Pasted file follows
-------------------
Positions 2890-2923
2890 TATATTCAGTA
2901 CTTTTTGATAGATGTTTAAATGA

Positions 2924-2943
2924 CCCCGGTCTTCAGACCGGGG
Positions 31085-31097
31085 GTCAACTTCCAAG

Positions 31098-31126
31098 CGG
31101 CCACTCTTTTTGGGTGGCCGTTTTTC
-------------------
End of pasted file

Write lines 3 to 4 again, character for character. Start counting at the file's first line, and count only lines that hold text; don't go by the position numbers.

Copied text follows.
2901 CTTTTTGATAGATGTTTAAATGA

Positions 2924-2943